Unfortunately the ‘Call to action’ fails to build on such useful diagnoses by proposing the kinds of structural reforms that might allow the UN’s human rights pillar – and indeed, the wider UN system – to effectively respond to the critical human rights challenges identified in the Secretary-General’s paper.

The ‘principles’ presented by Guterres to guide any UN response are so vague as to be almost meaningless. The assertion that ‘human rights are universal and indivisible,’ the promise that ‘our efforts must be characterised by the highest standards of integrity,’ a commitment to place ‘a special emphasis on the rights of women,’ a call for ‘more effective communication about the positive impact’ of human rights interventions, and a promise to ‘enhance synergies between human rights and all pillars of the work of the UN,’ are all well and good, but they hardly constitute a detailed roadmap for action.

It is a similar story with the more ‘specific’ actions listed under each of the seven key human rights ‘domains.’

True, there are some useful and, indeed, highly pertinent proposals, such as, for example, to ‘ensure that human rights principles inform implementation of the 2030 Agenda,’ as the ‘surest way to bring the [Agenda’s] benefits […] to all, leaving no one behind.’ In this regard, the Secretary-General correctly identifies the importance of integrating the outputs of the three main human rights mechanisms (i.e. recommendations) ‘into national development planning.’ In another example, under the theme of prevention, he calls on ‘Resident Coordinators and UN Country Teams,’ to ensure that country risk analyses ‘are informed by human rights,’ and in that regard he reaffirms his determination to ‘expand, as necessary, the presence of Human Rights Advisors to UN Country Teams.’ Furthermore, under the ‘rights of future generations’ theme, he calls for universal recognition of ‘the right to a safe, clean, healthy and sustainable environment,’ and for a greater focus on protecting the rights and supporting the work of environmental human rights defenders. These are all undoubtedly important points and the Secretary-General’s support is welcome. However, such ‘actions’ are in fact already in train at the UN – launched some time ago via initiatives of the Human Rights Council (e.g. on human rights and the SDGs), or through elements of the Secretary-General’s development system reforms.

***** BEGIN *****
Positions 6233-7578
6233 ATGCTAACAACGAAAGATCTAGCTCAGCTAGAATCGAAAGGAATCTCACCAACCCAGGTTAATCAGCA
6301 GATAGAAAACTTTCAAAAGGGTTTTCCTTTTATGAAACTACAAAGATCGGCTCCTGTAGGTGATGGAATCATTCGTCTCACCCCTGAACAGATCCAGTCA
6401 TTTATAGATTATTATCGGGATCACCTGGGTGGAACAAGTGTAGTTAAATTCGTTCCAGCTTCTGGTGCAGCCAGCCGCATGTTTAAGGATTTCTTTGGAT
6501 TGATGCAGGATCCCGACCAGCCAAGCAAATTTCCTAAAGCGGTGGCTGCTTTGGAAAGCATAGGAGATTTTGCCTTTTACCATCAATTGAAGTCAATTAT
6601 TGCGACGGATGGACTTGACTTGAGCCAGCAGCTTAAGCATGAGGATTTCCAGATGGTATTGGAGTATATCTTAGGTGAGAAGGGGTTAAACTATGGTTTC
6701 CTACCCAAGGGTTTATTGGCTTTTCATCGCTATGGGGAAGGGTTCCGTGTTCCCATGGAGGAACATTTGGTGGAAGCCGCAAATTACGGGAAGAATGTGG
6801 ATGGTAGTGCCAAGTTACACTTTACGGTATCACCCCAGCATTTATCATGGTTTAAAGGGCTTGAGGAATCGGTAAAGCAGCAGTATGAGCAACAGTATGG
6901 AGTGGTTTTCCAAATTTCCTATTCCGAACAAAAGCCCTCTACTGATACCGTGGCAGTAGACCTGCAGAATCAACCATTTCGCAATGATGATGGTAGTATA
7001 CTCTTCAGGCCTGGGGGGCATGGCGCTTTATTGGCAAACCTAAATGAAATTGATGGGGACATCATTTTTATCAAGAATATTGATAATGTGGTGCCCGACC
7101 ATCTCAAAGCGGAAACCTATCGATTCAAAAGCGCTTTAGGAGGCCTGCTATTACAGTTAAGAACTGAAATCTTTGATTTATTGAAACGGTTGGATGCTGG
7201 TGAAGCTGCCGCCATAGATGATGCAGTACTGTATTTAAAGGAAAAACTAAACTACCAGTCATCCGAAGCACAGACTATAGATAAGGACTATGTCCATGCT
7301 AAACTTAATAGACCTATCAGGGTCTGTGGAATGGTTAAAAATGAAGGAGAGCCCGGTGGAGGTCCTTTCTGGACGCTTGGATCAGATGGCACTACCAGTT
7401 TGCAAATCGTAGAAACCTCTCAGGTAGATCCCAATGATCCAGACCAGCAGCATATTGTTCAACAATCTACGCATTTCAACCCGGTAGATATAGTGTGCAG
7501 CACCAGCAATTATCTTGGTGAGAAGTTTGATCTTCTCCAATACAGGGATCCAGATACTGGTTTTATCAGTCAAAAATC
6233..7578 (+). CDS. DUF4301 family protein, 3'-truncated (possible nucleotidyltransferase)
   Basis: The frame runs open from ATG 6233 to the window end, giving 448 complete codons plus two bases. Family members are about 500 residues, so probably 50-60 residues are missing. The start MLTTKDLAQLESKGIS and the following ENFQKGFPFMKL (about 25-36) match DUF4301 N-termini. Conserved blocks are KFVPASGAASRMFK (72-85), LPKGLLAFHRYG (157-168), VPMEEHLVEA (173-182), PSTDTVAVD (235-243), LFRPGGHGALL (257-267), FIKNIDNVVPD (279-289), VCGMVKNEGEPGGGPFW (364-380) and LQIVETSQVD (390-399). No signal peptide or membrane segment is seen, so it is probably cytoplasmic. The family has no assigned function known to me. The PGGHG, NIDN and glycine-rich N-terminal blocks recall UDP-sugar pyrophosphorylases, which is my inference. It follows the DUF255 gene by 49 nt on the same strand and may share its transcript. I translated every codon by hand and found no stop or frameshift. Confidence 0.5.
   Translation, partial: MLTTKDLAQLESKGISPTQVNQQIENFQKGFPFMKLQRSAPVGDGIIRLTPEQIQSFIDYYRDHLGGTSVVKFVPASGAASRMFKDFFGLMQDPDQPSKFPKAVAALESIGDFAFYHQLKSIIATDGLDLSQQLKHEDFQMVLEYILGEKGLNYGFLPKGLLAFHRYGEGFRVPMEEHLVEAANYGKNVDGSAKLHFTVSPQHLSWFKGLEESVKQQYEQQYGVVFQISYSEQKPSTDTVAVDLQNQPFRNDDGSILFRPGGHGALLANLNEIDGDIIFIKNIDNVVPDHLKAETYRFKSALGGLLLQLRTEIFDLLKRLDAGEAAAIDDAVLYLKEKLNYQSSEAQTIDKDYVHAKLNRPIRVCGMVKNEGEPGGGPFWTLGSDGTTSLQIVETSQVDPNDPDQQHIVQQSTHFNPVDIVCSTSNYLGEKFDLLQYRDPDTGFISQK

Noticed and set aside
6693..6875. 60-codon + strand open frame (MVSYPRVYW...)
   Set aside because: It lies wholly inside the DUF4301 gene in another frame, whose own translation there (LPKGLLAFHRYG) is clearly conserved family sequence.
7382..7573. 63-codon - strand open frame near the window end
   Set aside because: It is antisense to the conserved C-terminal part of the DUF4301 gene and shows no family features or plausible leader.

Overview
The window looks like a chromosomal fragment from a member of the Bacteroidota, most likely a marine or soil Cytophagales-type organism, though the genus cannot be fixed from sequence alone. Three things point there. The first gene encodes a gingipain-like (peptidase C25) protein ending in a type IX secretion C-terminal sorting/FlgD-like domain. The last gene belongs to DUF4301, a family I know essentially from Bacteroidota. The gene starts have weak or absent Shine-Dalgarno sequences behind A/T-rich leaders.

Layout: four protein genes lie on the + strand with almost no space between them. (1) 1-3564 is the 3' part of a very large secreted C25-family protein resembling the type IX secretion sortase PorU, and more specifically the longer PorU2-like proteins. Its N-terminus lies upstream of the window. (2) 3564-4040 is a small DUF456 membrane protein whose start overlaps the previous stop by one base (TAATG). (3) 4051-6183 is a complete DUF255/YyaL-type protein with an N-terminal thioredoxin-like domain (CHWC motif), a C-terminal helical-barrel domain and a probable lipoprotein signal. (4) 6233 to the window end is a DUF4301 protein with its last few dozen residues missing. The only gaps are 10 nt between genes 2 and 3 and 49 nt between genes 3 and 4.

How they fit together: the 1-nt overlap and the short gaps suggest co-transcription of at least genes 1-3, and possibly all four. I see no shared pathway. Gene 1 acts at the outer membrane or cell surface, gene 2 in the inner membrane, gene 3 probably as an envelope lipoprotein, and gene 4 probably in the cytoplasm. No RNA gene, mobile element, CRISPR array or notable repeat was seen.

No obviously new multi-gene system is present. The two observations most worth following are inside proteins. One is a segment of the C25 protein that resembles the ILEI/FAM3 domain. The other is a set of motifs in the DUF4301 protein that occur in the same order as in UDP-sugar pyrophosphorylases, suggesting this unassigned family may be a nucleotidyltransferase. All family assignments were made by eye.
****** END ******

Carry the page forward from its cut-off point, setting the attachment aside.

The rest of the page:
Notwithstanding these useful proposals, the vast majority of the ‘actions’ proposed by the Secretary-General are so vague that it is difficult to see what value they might eventually have. Calls to: ‘develop an agenda for protection for the UN system, underpinned by a common understanding of the centrality of protection in our actions,’ ‘build upon existing initiatives including Human Rights Up Front,’ ‘launch a dialogue on the more systematic participation of civil society in UN bodies and agencies,’ ‘review and strengthen UN tools that aim to empower civil society, protect civic space and encourage participation,’ ‘create space for young people to participate in shaping the decisions that will affect their future,’ ‘consider ways of more fully involving a wider array of stakeholders in policy processes concerning climate change [e.g. cities],’ and ‘take every opportunity to communicate the importance of international law,’ are all worthy objectives. However, the ‘Call to action’ provides little or no detail about how the UN will proceed, who will be responsible (the Secretary-General, the High Commissioner, States?), or what the timeline for implementation will be.